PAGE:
The roles of muscle contraction and insulin on restoring glucose uptake with novel pharmaceutical and engineering solutions

Lead Research Organisation: University of Nottingham
Department Name: Sch of Pharmacy

Abstract

During spaceflight astronauts display increased levels of circulating insulin and glucose demonstrating the development of insulin resistance. The consequences of short- and long-term development of insulin resistance during spaceflight are unclear but will have deleterious effects on whole body health. As such, the development of strategies to maintain insulin sensitivity during spaceflight is of great importance, particularly with the possibility of long-term voyages such as to mars. Studies utilizing bed rest or models of immobilisation have demonstrated a rapid onset of insulin resistance and suggest that a reduction in muscle contraction is primarily driving deficits in glucose disposal. Muscle loading and the actions of insulin are powerful drivers of glucose uptake into muscle and with astronauts exposed to prolonged periods of muscle unloading, may offer avenues to develop novel interventions.
Aims:
1- This project will utilize existing samples of immobilisation induced muscle atrophy to measure altered glucose metabolism and perform label free proteomic analysis to investigate alterations in both the muscle and plasma proteome.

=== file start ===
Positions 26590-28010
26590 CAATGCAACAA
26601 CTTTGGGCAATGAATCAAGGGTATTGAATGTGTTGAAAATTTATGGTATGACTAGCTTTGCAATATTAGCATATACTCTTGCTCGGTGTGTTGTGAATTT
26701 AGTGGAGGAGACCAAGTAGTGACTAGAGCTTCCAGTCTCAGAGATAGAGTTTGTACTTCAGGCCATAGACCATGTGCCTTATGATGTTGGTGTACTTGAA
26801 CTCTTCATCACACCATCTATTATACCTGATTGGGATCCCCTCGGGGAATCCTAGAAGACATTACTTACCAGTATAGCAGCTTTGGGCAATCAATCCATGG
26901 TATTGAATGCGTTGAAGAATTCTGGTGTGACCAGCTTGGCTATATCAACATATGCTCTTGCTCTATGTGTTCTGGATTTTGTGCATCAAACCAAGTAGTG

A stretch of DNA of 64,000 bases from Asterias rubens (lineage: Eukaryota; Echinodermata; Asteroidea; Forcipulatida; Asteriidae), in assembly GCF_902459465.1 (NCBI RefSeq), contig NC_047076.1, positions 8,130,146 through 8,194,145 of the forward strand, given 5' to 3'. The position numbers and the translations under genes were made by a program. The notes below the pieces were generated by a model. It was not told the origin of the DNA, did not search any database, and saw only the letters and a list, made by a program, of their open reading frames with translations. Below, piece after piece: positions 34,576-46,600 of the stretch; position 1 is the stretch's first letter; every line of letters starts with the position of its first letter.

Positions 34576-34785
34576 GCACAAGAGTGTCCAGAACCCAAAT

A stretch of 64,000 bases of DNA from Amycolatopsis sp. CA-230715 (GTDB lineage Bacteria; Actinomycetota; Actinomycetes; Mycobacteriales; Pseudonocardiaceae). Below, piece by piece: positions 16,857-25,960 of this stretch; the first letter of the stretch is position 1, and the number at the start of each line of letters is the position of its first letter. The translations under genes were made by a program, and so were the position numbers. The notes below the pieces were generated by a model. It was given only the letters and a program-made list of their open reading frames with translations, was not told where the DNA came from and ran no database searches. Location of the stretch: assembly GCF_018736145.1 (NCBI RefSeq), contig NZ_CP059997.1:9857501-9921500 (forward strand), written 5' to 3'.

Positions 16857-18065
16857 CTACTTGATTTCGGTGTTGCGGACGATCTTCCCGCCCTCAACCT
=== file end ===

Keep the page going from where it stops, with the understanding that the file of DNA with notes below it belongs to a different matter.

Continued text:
2- Undertake a study utilizing a unilateral arm immobilisation model to investigate strategies to restore immobilisation induced insulin resistance. During this study we will
a. Investigate the effects of antidiabetic drugs and look to re-purpose drugs to protect against immobilisation induced effects on glucose disposal.
b. Further, in collaboration with pharmacy, we will look to develop novel pharmaceutical interventions.
3- With muscle contraction and resistance exercise known to increase and restore insulin sensitivity, we will investigate what is the minimum amount of exercise needed to restore insulin sensitivity. We will do this through the development of a novel exercise device in collaboration with the school of engineering that is suitable for use during space flight.

Publications

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Studentship Projects

Project Reference Relationship Related To Start End Student Name
EP/R513283/1 01/10/2018 30/09/2023
2299203 Studentship EP/R513283/1 01/10/2019 31/03/2023 Euan Kirkpatrick